On Saturday we continued our exploration of Toronto's neighbourhoods, taking in three distinctive areas. We started by walking from our condo north up to Little Italy. With the temperature hovering around 25 degrees Celsius, it felt like a warm summer day, and people were out and about taking in the beautiful day. We stumbled across Creme, a new bakery, and indulged in some very tasty gelato. Mark had a scoop each of pistachio and chocolate, while I had a small cup of mango.I was taken aback by the soaring clock tower of the fire hall (pictured at left) that dominates the neighbourhood and made it feel like we were in a small town.

Continuing eastward, we ended up in the adjacent neighbourhood of Kensington Market. The contrast was quite hilarious, as Kensington is-- like all bazaars-- a mess of sounds, bodies, and general chaos. We checked in two of our favourite vintage stores, Bungalow and Exile.

We then hopped on the Dundas St. streetcar and headed west over to Church St, to take in the Church Wellesley Village, ("Church Street") Toronto's largest LGBT neighbourhood. We don't actually visit Church Street all that often and we had fun strolling in and out of the fun stores unique to the area, such as Priape, and Out on the Street. We decided to go to landmark bar Woody's (featured prominently in the American version of "Queer as Folk") for a couple of beers and just enjoyed being able to stroll around hand-in-hand without worry.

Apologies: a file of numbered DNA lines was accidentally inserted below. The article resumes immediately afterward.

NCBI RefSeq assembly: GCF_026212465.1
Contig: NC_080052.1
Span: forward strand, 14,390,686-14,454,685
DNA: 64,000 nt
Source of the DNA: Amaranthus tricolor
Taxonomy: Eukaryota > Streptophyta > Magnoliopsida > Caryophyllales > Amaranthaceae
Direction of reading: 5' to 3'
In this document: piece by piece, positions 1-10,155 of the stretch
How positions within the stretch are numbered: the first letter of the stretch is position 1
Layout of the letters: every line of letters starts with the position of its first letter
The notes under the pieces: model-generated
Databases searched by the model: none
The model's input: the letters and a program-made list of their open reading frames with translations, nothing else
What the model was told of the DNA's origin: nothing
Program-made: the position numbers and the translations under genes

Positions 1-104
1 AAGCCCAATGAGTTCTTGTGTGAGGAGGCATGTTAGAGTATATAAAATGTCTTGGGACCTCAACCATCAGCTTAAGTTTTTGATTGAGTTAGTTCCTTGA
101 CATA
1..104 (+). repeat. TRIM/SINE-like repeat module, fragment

On Sunday morning we joined our friend Dana for a wonderful brunch at The Academy of Spherical Arts,  a restaurant and upscale billiards lounge housed in a huge red brick building building that was once home to the largest billiards manufacturer in the British Empire.

May 9, 2012

Taking a Stand for Equality

In an interview on ABC news earlier today, Barack Obama expressed his support of marriage for same-sex couples, the first sitting President of the United States of America to proclaim equality for gays and lesbians.

"I’ve stood on the side of broader side of equality for the LGBT community. I had hesitated on gay marriage, in part because I thought civil unions would be sufficient, that that was something that would give people hospital vistitations, elements that we take for granted. And I was sensitive to the fact that, for a lot of people, the word marriage was something that evokes very powerful traditions, religious beliefs, and so forth. But I have to say, over the course of several years, as I talked to friends and family and neighbors. When I think about members of my own staff, who are in incredibly committed monogamous same-sex relationships, who are raising kids together, when I think about those soldiers or airmen or Marines or sailors who are out there fighting on my behalf, and feel constrained even now that Don’t Ask Don’t Tell is repealed… At a certain point I’ve just concluded that for me personally, it is important for me to go ahead and affirm that I think that same-sex couples should be able to get married.”
Image credit: Human Rights Campaign